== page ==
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Vocalist Kate McGarry, on the cover of The Target, looks as if she's sitting in Heaven: upward cupped palms encased in a glowing aura in front of her crossed legs, the sleeves of her blouse melding with an ambient whiteness.
The Target is McGarry's third CD release on Palmetto Records, and it is a spiritual-sounding set, rooted very firmly in the temporal, opening with a yearning, wordless chant that slips into Bobby Troup's "The Meaning of the Blues." The way she and the band get deep and shape the tune into their personal statement makes me think of Cassandra Wilson. Gary Versace whispers and moans on organ; guitarist Keith Ganz inserts succinct and perfectly-placed notes in an understated atmosphere full of subtle collective strength.
The Rodgers and Hammerstein classic, "It Might As Well Be Spring," features Versace's spare raindrop piano behind McGarry's rich vocal timbre and perfect control, floating in the clouds on a breath-taking and beautiful take on the tune. McGarry adds her own lyrics to Miles Davis "Blue in Green," her words gliding over a wash of cool organ wind; and Sting's "Sister Moon," has Versace sighing sweetly on accordionthe sound that, in the same hands, added so much to the title tune of Maria Schneider's Concert in the Garden (Artist Share, 2004).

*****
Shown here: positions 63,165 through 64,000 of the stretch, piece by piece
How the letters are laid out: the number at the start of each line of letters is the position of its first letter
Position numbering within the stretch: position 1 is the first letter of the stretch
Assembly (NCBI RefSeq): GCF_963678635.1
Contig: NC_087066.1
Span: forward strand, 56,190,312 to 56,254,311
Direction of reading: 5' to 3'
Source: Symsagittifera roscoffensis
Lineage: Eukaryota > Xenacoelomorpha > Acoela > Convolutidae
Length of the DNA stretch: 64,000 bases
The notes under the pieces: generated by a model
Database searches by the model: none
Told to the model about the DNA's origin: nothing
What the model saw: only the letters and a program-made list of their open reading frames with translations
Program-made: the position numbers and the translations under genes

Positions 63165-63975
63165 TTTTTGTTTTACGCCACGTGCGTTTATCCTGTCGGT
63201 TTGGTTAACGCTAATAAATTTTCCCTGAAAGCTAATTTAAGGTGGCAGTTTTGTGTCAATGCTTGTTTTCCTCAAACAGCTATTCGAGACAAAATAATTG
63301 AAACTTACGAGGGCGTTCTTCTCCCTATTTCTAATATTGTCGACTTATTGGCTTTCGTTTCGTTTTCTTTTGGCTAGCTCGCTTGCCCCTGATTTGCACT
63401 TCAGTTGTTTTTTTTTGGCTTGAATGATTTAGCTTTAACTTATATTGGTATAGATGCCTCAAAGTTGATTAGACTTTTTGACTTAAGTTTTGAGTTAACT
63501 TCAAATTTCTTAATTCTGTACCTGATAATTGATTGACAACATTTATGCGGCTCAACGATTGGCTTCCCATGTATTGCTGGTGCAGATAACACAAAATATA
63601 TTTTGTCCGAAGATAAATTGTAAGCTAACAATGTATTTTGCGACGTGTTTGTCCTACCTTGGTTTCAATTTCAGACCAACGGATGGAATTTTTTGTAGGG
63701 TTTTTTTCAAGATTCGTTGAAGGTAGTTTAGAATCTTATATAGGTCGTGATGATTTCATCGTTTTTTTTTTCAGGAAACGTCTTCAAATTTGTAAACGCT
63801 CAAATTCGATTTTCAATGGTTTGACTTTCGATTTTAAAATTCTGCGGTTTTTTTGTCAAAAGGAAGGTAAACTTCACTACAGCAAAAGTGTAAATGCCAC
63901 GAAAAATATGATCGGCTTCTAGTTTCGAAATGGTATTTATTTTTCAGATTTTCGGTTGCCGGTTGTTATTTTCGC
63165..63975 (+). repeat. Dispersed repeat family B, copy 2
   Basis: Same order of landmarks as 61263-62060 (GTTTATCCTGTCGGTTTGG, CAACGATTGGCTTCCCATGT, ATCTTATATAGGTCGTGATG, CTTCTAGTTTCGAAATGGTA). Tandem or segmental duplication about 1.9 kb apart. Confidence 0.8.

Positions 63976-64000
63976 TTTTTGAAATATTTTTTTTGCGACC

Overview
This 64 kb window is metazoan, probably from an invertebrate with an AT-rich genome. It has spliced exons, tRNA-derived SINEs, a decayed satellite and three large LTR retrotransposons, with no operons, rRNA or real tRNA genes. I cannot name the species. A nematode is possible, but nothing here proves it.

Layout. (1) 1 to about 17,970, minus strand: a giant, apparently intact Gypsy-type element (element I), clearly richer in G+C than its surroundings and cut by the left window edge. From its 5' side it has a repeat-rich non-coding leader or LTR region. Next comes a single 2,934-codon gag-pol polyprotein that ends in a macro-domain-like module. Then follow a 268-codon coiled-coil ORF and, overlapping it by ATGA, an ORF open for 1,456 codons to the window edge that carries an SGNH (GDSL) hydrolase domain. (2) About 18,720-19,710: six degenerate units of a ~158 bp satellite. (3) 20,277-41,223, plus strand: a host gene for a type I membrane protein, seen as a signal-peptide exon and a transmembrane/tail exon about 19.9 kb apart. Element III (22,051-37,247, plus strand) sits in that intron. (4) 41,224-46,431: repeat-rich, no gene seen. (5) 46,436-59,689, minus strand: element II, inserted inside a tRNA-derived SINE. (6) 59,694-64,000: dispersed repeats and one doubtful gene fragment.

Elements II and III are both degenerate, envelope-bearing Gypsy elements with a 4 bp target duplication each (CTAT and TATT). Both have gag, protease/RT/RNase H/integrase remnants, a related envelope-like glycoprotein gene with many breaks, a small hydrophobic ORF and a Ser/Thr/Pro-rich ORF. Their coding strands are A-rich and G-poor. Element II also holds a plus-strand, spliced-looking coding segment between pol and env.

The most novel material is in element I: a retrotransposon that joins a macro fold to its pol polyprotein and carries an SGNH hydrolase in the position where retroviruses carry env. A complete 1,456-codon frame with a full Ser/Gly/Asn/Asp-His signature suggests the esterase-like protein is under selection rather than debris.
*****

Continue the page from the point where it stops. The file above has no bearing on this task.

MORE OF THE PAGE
McGarry penned the disc's title tune, "The Target (Miracles Like These)," a song with an engaging Joni Mitchell vibe, featuring saxophonist Donny McCaslin sitting in.
The production on The Target brings Daniel Lanois to mind at timesinstruments slipping in and out of the mix, each voice distinct, each individual statement melding seamlessly into the next, with Kate McGarry's voice elevating the sound to a celestial level.
Track Listing: The Meaning of the Blues; No Wonder; It Might As Well Be Spring; Nobody Else But Me; Blue In Green; The Target (Miracles Like These); The Heather on the Hill; Sister Moon; The Lamp is Low; Do Something; She Always Will; New Love Song.
Personnel: Kate McGarry: voice; Keith Ganz: guitars; Gary Versace: organ, piano, accordion; Reuben Rogers: bass; Greg Hutchinson: drums; Donny McCaslin: tenor sax (6, 9, 10); Theo Blackman: voice loops and effects (6).
I grew up listening to mainstream '70s rock then ended up on the staff at the college paper at San Diego State, and volunteered to review heavy metal LPs. My second semester, the music editor dropped a Fenton Robinson LP on my desk, Night Flight. You like metal; they play guitar--he plays guitar, the editor told me
I grew up listening to mainstream '70s rock then ended up on the staff at the college paper at San Diego State, and volunteered to review heavy metal LPs. My second semester, the music editor dropped a Fenton Robinson LP on my desk, Night Flight. You like metal; they play guitar--he plays guitar, the editor told me. If we don't run a review, Alligator Records is going to stop servicing us.
Night Flight opened up a whole new world for me--the blues led me, inevitably, to Basie, who led to Duke, who led to Mingus, who led to Miles, who led to ...